Voting Selfishly is Good for the Economy
- by Jake Imade
- 3 weeks ago
I don’t know how many of you have ever been in a gathering of strangers discussing politics. People are in the habit of concentrating on the past affiliations or connections of candidates without regards to their character, attitude or capacity. Even when they take the character, attitude and capacity of their leaders into consideration, they forget to ask the most important question that every economy strives on. The question simply is “What can this leader do for me?
It is ironical that in Nigeria, this salient question is asked by the political influencers and never by the general masses. At this point, I want us to go on a journey of self-reflection. I will create a scenario to you and you can examine yourself and decide how many times you have been a participant to a similar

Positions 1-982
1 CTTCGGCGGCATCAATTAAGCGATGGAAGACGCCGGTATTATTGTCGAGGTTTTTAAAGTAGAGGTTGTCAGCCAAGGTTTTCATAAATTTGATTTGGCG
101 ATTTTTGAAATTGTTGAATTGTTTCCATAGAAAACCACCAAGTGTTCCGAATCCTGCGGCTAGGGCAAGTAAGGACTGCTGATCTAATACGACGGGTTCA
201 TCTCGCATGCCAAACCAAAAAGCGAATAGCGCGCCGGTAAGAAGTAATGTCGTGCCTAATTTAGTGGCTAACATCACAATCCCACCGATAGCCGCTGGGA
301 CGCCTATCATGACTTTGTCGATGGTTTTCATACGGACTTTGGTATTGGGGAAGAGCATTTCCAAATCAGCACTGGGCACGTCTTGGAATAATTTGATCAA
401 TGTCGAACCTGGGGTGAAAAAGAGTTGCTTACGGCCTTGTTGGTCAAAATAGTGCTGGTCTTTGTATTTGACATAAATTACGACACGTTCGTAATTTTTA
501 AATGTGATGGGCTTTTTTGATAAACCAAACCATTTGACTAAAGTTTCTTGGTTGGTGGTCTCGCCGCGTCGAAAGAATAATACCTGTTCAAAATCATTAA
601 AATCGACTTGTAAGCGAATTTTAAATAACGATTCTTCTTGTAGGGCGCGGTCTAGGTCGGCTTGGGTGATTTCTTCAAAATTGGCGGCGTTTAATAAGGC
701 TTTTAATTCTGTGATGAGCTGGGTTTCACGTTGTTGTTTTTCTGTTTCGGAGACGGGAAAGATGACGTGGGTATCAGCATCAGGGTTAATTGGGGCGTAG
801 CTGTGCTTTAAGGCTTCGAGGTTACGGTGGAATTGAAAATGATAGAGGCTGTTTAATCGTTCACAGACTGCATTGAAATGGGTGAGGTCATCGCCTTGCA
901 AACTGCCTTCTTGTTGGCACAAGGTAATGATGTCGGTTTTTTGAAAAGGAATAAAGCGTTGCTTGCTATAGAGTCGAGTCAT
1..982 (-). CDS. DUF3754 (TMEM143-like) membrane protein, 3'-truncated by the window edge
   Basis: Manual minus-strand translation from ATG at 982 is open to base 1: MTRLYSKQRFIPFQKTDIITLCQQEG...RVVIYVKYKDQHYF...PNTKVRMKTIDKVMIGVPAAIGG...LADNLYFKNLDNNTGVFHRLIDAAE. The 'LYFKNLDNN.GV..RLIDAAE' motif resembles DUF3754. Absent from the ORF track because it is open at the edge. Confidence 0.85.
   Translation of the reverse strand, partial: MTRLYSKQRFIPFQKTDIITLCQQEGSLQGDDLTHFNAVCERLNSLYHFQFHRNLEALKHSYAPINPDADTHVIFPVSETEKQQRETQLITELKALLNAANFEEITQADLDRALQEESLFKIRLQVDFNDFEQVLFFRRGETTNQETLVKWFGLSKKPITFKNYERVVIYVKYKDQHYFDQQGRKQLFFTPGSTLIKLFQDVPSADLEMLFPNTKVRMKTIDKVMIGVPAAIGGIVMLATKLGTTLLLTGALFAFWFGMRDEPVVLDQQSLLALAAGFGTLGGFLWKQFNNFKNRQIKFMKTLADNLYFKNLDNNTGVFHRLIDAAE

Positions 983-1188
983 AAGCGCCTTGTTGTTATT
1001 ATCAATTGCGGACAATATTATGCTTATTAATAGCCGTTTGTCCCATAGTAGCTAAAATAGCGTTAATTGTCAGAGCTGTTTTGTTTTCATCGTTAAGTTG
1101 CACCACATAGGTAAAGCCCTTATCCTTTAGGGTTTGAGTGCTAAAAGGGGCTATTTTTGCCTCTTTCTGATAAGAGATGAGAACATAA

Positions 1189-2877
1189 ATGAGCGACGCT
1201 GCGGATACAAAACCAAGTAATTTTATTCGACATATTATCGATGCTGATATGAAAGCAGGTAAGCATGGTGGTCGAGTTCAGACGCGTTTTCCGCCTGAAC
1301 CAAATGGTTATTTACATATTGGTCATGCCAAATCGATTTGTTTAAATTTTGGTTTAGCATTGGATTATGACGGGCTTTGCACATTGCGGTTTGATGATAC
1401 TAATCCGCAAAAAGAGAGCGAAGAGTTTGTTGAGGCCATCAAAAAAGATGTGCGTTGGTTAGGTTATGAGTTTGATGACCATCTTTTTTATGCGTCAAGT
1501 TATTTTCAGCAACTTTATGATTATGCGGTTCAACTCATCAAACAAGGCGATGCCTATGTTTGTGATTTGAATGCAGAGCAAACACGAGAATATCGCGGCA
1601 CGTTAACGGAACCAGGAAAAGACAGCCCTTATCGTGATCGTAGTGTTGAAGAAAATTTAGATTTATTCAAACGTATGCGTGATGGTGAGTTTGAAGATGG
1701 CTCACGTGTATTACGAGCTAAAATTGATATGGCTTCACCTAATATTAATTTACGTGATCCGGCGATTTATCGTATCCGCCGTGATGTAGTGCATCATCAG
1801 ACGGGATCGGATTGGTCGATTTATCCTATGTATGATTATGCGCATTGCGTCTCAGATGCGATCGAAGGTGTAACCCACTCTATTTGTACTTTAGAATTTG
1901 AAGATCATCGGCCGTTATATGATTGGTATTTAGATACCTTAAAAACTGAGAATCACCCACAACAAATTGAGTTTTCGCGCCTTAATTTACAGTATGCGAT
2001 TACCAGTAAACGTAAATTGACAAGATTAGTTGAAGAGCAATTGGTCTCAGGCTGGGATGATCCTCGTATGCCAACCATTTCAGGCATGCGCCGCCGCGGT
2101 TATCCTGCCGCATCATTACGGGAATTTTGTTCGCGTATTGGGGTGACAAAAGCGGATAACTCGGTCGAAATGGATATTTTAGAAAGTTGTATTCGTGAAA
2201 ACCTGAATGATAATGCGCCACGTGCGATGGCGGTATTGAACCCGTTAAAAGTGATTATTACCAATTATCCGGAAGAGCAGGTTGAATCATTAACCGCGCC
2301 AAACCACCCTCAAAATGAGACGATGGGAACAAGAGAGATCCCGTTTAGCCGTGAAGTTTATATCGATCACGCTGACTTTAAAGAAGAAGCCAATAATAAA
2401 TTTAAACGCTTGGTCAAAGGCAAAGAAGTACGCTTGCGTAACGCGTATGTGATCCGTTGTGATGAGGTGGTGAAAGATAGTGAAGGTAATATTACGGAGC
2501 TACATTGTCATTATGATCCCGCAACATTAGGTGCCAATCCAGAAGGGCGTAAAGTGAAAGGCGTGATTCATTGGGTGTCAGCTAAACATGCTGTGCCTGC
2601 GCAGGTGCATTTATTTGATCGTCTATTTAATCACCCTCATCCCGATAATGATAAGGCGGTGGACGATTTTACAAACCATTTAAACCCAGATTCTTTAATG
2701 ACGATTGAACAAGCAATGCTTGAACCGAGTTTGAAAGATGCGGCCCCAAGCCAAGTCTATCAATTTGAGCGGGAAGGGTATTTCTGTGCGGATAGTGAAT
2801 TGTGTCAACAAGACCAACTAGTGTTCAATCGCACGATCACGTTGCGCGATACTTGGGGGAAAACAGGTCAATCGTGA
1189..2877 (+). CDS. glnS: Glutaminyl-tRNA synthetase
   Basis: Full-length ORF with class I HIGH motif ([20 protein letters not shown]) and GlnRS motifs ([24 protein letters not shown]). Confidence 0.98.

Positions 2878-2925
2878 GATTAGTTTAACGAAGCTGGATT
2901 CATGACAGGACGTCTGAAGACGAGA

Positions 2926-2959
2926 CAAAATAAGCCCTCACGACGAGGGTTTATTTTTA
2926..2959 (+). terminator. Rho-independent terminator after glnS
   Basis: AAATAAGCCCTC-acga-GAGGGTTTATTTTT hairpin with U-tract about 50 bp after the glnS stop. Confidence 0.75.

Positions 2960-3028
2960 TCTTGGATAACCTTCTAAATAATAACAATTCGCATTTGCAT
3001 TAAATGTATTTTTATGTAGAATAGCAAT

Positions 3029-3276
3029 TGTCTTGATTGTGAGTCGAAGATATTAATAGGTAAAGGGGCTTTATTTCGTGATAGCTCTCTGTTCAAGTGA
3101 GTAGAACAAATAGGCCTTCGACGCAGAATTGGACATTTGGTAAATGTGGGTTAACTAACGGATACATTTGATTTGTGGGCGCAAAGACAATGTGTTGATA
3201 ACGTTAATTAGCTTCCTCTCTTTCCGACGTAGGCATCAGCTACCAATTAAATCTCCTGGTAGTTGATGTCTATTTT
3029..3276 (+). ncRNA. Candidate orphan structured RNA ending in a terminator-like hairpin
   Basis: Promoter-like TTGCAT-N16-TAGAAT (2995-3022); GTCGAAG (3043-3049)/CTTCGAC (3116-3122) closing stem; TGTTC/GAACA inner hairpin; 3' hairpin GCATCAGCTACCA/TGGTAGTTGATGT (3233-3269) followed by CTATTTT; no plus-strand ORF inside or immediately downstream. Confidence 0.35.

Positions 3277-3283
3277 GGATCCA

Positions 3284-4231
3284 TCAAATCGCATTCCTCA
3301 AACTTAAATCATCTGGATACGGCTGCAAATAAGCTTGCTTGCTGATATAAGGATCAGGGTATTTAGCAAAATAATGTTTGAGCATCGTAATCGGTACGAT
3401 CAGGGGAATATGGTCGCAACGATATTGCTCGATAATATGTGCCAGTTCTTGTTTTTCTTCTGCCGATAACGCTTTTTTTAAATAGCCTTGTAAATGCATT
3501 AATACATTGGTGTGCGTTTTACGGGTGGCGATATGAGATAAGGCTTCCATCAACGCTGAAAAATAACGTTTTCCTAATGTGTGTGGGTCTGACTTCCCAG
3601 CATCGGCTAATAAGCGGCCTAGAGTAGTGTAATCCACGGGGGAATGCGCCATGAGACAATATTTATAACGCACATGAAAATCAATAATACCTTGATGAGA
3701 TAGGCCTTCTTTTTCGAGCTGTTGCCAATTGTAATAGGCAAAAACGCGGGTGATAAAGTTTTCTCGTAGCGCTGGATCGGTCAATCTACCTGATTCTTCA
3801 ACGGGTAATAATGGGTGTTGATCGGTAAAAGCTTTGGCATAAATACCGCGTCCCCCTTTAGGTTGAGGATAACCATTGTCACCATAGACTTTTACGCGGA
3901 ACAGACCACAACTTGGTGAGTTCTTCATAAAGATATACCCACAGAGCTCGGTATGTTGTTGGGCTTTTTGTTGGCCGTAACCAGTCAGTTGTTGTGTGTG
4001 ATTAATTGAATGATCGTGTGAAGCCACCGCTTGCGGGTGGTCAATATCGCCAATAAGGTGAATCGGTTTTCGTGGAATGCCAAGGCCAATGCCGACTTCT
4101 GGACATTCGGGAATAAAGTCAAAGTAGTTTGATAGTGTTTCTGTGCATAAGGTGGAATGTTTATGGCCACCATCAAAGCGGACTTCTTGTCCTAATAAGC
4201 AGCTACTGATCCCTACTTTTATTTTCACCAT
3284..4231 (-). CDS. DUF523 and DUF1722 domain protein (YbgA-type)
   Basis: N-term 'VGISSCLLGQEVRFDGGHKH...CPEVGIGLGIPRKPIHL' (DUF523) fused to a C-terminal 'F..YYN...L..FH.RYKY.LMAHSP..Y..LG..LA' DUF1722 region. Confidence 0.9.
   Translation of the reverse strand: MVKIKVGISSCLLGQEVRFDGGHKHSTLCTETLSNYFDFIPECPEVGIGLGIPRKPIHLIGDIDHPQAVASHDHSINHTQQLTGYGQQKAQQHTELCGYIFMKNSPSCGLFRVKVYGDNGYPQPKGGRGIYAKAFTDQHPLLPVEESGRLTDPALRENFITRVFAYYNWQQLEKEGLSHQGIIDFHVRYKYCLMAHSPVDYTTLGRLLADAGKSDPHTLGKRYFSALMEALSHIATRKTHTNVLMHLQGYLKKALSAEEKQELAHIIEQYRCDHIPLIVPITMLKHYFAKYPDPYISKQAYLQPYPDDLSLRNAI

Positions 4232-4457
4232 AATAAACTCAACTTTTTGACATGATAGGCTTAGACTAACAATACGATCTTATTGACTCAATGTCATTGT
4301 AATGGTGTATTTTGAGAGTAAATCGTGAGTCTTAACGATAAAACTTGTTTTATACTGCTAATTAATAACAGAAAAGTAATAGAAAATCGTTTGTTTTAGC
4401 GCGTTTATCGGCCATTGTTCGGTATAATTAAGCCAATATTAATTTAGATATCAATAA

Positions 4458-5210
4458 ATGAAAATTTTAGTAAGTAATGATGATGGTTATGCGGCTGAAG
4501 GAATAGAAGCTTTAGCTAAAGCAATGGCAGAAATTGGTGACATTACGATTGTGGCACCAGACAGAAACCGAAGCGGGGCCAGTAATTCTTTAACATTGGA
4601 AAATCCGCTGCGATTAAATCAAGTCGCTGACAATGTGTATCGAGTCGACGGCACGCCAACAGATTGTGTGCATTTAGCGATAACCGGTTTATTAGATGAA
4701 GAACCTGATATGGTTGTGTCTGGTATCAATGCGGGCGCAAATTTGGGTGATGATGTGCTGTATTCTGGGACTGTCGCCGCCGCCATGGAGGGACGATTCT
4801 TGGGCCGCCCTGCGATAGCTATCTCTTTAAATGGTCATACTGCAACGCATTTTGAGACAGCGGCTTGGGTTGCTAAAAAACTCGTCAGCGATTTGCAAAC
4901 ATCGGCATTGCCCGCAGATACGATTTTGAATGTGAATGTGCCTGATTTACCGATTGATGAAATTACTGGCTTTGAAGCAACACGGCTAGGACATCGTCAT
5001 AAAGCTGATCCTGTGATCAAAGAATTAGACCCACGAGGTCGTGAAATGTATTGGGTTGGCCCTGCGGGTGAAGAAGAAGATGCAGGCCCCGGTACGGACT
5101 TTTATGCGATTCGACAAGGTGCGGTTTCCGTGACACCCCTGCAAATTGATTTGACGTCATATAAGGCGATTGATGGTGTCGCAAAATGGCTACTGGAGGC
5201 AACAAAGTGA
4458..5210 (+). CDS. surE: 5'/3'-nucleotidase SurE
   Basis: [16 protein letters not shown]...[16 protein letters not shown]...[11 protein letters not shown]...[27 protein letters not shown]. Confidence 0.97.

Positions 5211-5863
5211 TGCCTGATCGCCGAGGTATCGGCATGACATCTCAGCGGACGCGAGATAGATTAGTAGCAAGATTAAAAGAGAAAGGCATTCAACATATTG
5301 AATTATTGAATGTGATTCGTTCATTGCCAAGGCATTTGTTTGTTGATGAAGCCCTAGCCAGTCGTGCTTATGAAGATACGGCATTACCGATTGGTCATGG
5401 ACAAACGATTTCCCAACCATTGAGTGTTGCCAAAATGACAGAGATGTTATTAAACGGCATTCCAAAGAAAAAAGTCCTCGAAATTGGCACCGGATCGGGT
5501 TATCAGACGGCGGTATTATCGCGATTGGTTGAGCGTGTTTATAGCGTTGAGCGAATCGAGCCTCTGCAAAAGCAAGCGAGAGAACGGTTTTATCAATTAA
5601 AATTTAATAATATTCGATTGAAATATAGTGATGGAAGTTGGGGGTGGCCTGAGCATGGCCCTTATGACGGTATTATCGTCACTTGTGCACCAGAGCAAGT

‘There is a man called Okon, Okon is a political aspirant. However, He needs to gather the support of the people. So he holds strategic meeting with the political influencers, Michael, Jude and Hakim and makes promises to them on what he will do for them in return for the votes they can get from people on his behalf. Other candidates also hold strategic meetings with these same political influencers. Michael, Jude and Hakim give their support to Okon because he offered them the most benefit. They, on their part, discuss with their constituents and convince them that Okon is the best man for the Job. They become the mouth piece of Okon and also make their followers his mouthpiece. Okon is elected into the position he seeks. In Nigeria, You are either an Okon, his rivals, a political influencer or the constituents. Most of us are the Constituents, but the first rule of Voting Selfishly states that “My vote will only be exercised by me for the benefits that I shall receive”. Selfish voting promotes the constituents to the revered position of a political influencer.